Plants, Stone, California Landscapes


Rock Steps

Rock Step Clancy

Rock Step 'Clancy'

Instead of a bridge, my crew spent most of our time building rock steps, primarily on Duck Pass Trail in the Mammoth Lakes basin.

Arrowhead Lake

Arrowhead Lake

The trail to Duck Pass is one of the area’s quickest routes up into the high country, so it gets a ton of usage. The first section is a series of steep dusty switchbacks through lodgepole pine forest, but then you’re up in granite country the rest of the way to the pass. Arrowhead Lake is only a mile and a half in, with a fifteen foot high rock to jump from (unbelievably refreshing after a day of moving rock, jump at your own discretion), and then Skelton Lake’s another mile and Barney Lake’s another mile after that.

For some reason, this trail somehow became THE TRAIL for cross-country running teams from Los Angeles. Every day, we would have entire high school and college teams run through our work site, forty or fifty runners at a time, once on their way up and then again on their way back down an hour or two later. I’d never worked on such a popular trail. It was frustrating to have people constantly walking through our work site, but then, on the other hand, I’ve never had so many people thank me for anything I was doing. Literally hundreds of people thanked us. A much used and much loved trail.

high timber step

High Timber Step

The trail is slowly evolving into a giant staircase. Because it’s a steep trail, gullies form and then steps are installed to try and control the gullies. The steps hold the tread in place on their uphill side, but then the downhill side of each step slowly erodes and it becomes necessary to add another step in front of it, which inevitably needs another step in front it, and so on. My crew spent the bulk of our time building new steps in front of the steps that past crews had built, and future crews will no doubt build more steps in front of ours. At times it felt a bit sisyphean.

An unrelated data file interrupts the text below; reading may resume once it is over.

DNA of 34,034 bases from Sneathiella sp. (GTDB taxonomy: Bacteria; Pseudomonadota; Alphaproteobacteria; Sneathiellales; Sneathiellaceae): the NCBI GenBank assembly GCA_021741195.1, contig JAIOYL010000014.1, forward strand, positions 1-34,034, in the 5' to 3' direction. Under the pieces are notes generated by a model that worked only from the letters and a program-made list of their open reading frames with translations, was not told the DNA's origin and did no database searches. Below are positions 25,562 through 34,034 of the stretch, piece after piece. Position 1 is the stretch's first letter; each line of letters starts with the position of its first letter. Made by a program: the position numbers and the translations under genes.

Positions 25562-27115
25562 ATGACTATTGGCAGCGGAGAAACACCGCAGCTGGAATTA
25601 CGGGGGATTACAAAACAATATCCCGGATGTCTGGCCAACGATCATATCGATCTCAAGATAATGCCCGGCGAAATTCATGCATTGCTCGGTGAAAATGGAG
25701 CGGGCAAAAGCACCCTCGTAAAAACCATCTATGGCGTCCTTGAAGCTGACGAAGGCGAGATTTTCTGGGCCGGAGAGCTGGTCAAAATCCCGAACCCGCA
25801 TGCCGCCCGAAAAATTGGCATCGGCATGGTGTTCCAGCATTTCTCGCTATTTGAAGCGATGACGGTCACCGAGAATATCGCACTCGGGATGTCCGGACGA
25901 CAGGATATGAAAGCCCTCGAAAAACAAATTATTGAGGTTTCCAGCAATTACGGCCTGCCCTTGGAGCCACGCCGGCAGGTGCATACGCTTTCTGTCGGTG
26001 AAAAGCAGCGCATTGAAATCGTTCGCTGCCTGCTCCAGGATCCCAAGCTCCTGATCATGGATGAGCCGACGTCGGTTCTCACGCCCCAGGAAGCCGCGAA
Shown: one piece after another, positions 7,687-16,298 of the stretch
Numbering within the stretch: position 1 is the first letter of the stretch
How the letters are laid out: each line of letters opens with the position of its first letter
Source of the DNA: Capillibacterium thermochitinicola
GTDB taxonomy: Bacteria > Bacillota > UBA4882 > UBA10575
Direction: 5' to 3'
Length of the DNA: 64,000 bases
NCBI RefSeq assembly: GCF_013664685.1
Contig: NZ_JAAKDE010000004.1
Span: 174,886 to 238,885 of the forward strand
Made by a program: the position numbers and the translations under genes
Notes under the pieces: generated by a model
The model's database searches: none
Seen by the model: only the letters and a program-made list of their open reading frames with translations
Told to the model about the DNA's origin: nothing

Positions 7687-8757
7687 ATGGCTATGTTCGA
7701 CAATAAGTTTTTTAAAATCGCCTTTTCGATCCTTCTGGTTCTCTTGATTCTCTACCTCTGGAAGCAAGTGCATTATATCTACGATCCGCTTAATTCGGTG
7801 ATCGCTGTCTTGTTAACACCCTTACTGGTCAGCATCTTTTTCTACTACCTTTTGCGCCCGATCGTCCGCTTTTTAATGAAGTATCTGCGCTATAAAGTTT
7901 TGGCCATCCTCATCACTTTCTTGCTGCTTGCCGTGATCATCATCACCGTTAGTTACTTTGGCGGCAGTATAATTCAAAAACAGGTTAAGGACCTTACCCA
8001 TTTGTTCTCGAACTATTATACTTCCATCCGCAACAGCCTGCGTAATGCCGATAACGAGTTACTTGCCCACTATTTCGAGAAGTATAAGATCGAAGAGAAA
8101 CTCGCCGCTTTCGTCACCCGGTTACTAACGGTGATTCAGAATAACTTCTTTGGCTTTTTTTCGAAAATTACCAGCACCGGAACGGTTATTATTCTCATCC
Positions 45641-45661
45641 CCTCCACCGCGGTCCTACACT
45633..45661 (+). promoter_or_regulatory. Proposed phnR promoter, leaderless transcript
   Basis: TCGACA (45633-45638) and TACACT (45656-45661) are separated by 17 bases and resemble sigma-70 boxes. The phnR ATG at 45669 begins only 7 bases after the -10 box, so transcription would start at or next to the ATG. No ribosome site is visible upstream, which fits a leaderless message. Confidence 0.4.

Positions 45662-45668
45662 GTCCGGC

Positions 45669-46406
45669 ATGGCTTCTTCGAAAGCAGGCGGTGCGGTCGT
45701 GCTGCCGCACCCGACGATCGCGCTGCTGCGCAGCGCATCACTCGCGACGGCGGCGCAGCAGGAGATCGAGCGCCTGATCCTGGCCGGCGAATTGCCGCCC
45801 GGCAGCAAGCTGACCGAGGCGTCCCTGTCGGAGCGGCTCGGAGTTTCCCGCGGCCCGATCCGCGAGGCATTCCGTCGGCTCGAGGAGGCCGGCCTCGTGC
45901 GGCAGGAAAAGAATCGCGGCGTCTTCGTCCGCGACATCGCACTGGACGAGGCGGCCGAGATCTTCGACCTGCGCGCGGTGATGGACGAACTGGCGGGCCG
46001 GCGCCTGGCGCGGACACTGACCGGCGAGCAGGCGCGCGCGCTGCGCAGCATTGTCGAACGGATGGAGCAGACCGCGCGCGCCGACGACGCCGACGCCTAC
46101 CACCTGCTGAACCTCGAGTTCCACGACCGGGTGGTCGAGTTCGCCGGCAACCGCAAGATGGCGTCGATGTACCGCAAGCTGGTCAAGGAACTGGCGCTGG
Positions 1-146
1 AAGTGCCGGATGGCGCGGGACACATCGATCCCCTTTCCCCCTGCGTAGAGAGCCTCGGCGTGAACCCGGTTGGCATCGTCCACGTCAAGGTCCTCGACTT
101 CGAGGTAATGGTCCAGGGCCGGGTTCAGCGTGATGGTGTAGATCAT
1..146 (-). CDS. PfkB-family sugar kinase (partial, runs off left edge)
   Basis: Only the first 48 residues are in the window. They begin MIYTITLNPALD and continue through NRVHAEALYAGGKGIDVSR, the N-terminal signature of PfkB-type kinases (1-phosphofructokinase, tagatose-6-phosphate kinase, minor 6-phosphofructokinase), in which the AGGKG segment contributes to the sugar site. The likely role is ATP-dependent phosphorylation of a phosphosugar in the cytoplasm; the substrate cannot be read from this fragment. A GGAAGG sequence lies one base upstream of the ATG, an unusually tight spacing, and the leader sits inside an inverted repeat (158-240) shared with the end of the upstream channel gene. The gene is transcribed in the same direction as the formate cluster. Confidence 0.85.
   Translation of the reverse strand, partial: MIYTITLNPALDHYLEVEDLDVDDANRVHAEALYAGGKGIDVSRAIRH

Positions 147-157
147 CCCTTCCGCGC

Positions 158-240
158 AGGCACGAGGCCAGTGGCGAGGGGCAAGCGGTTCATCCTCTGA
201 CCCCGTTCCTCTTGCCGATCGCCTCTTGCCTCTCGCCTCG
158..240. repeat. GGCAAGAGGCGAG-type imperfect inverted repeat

Rock Step Bigeasy

Rock Step 'Bigeasy'

The steps we built are western trail steps, designed for horses and mules. Each step is supposed to be 4-6 feet long so that a horse can have its front and back legs on each step before stepping onto the next one. This step, Bigeasy, we actually sited even further in front of the timber step above it because that step is overly close to the next step above it. When that timber step inevitably rots out and needs to be replaced, it can be relocated a couple of feet forward and then all three steps will have proper spacing.

Bigeasy in transit

'Bigeasy' in transit

Finding the rock, aka rock-shopping, is probably the most enjoyable part. Moving it to the work site is often the biggest chore. Did I mention Sisyphus?

moving Mastondon with rockbars

Rockbar Power Activate!